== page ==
Leaders in Frequency Specific Microcurrent Education

Episode Twenty-One – The impossible takes slightly longer than the difficult

Episode Twenty-One – The impossible takes slightly longer than the difficult


Hello. Hi. Hi. Are we hugging right now? I feel like we're hugging.

Yeah, I can feel the hug.

I think we both need it. Oh boy.

Yeah, actually, I was relieved to find out last night that I started working on my advanced slides. Yes. June. Yes. So when I went in last night to work on them because they're due. Yes. Two days ago?


Yes. I was relieved to find out that I'd already done a lot. So it's like, Yay.

Well, you and I are again sharing the same alternate universe because for the first time I counted in 19 years, I missed a deadline.

Mm hmm.

3 presentations for Kevin. Kevin got one. He got the diagnosis, one that I'm so proud of, but I'm also so proud of the other two. But they're locked in my brain and they're not in the PowerPoint.

Yes. Yes. And I figured out that I told you and Jesse to split that three hour block. Yes. There's a little problem, though. It's not 90 minutes. You guys start at 9. Yes, there's a break at 10.

Yes, we have it figured out.

So you're going to go from nine to 10, 15 and 10, 45 to 11, 12. And yeah, you're your group break is going to be different than ours.

Yeah, we'll figure it out.

Ok, well, I figured it out in my head as I was going to sleep last night, so that's good. And I just found out we have 30 people signed up for the in-person core in Phenix.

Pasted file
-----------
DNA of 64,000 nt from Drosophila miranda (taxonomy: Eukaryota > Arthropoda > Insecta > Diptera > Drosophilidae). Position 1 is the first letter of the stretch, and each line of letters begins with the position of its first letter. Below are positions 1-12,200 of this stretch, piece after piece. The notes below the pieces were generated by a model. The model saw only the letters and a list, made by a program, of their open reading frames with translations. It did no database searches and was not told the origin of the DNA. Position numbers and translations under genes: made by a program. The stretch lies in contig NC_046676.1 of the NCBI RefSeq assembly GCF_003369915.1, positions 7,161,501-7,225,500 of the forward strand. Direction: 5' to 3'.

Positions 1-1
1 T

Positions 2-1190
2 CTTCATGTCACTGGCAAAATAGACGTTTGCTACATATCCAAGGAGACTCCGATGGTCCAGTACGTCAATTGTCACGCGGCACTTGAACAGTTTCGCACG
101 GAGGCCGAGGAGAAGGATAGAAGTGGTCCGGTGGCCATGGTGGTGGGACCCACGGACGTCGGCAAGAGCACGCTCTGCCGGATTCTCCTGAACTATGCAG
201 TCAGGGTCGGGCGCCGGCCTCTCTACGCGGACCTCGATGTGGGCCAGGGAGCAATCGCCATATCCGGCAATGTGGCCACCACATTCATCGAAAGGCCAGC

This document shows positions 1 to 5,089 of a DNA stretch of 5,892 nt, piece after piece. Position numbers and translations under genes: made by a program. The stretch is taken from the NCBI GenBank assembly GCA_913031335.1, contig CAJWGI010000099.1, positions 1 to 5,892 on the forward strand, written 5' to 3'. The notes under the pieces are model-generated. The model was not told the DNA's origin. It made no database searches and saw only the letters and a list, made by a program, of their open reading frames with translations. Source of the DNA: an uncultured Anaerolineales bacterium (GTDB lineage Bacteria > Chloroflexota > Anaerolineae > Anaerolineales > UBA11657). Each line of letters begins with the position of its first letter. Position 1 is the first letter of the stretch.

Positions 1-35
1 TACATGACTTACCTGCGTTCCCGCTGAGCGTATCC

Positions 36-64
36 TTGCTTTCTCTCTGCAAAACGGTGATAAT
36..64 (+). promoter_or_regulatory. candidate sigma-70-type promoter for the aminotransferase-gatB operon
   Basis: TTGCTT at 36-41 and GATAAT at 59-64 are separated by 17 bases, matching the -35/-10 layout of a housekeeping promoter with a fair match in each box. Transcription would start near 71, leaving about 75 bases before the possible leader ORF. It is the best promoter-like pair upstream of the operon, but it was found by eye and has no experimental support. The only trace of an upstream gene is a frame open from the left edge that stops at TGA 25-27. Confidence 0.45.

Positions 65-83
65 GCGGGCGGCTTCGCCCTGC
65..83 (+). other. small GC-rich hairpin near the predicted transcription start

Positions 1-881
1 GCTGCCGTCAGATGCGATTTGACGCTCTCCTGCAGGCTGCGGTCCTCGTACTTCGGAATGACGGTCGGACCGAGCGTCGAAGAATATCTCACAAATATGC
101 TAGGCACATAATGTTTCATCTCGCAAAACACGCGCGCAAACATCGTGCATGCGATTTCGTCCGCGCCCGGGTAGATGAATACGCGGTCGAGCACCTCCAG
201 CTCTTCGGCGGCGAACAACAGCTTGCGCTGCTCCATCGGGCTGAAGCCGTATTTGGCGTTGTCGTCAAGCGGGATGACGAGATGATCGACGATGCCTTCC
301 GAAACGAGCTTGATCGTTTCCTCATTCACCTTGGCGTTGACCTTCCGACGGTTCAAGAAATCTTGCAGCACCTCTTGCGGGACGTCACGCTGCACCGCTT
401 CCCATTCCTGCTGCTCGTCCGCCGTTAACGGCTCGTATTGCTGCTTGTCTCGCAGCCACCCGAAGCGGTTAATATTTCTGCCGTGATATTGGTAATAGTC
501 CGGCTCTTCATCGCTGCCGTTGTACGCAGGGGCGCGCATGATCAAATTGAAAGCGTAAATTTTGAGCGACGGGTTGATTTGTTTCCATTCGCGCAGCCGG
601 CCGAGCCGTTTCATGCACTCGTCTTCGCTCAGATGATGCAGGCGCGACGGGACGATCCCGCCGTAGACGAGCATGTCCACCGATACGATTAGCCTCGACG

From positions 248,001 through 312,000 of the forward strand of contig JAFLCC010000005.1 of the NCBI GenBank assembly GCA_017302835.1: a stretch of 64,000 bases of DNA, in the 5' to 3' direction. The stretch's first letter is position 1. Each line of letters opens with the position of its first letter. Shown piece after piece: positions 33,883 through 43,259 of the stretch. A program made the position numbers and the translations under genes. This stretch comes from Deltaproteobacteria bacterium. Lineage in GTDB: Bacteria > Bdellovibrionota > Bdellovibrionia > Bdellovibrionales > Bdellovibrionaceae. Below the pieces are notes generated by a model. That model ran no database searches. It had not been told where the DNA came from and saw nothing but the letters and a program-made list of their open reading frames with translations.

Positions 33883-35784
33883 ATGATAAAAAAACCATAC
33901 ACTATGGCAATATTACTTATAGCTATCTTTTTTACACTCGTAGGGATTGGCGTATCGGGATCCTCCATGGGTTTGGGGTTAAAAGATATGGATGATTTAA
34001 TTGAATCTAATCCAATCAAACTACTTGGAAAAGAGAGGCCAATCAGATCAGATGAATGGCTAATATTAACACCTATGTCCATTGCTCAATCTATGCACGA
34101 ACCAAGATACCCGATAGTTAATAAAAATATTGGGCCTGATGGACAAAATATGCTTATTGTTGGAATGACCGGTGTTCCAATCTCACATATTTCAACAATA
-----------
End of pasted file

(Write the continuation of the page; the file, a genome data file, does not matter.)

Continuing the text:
Oh, that's fantastic.

That's going to be so much fun. But it also means that I'm short a few practicums instructors, so I've got some emails to write as soon as we're finished here.

Can you copy me on those because I have 25 for the sports course in that little room and a wait list of four people?

So I'm thinking you just outgrew love and honor.

I think so.

I don't know where else to put you because

We'll go outside.

But someone sent him.

We'll figure it out. Yeah, maybe.

Ok, we'll email to call Tiffany because Marguerite has moved on.

Yes. Yes. Love it. How we're having a podcast of what our and our business meeting all at the same time.

Well, guys, welcome to backstage.

I'm going to mute myself. Kevin will edit all the dog barking, and I'm sure the list for today grew exponentially about what I personally wanted to talk about, what emails and comments and stuff we've been getting. You're doing a great job of answering the podcast questions in an email, and I'm like, Wait, wait, wait. After this on the podcast,

And I got a real annoyed comment about how ignorant I was about tethered cord and Aloe Ehlers-Danlos. Do you see that on Facebook? Yes. Ok. And so it's like just in case anybody's listening, that wonders about Ehlers-Danlos cranial cervical instability and tethered cord. I've been treating those since nineteen ninety eight or ninety-nine was my first Tether Court case. The good news about so that this person said Everybody knows surgery is the only option. It's like, excuse me. Wait. I only get the tethered cord cranial cervical instability patients after failed surgeries. And once you put a screw through a nerve when you're fixing stabilizing C1 and C2, that's forever right? And when you go in to fix tethered cord surgically, there are some things that go wrong. And so far with FSM, I have never created a paraplegic. That's a good thing. Ehlers-danlos so far, knock on wood has been easy to fix. A week at a time, get rid of the body pain like the Ehlers-Danlos webinar takes 3 machines. It lasts a week. That's a piece of cake. Cranial cervical instability takes persistence and a specially trained physical therapist that has seen Jodi Adam's upper cervical stability workshop and the patient that's willing to actually do the exercises to train the muscles to take over from the ligaments while you're treating Ehlers-Danlos twice a week and getting rid of the body pain. And right, so. Can't hurt, might help. And. Um, the things that happen during surgery are forever. Yeah. And so far, it's like if FSM doesn't work, you can always have surgery afterwards.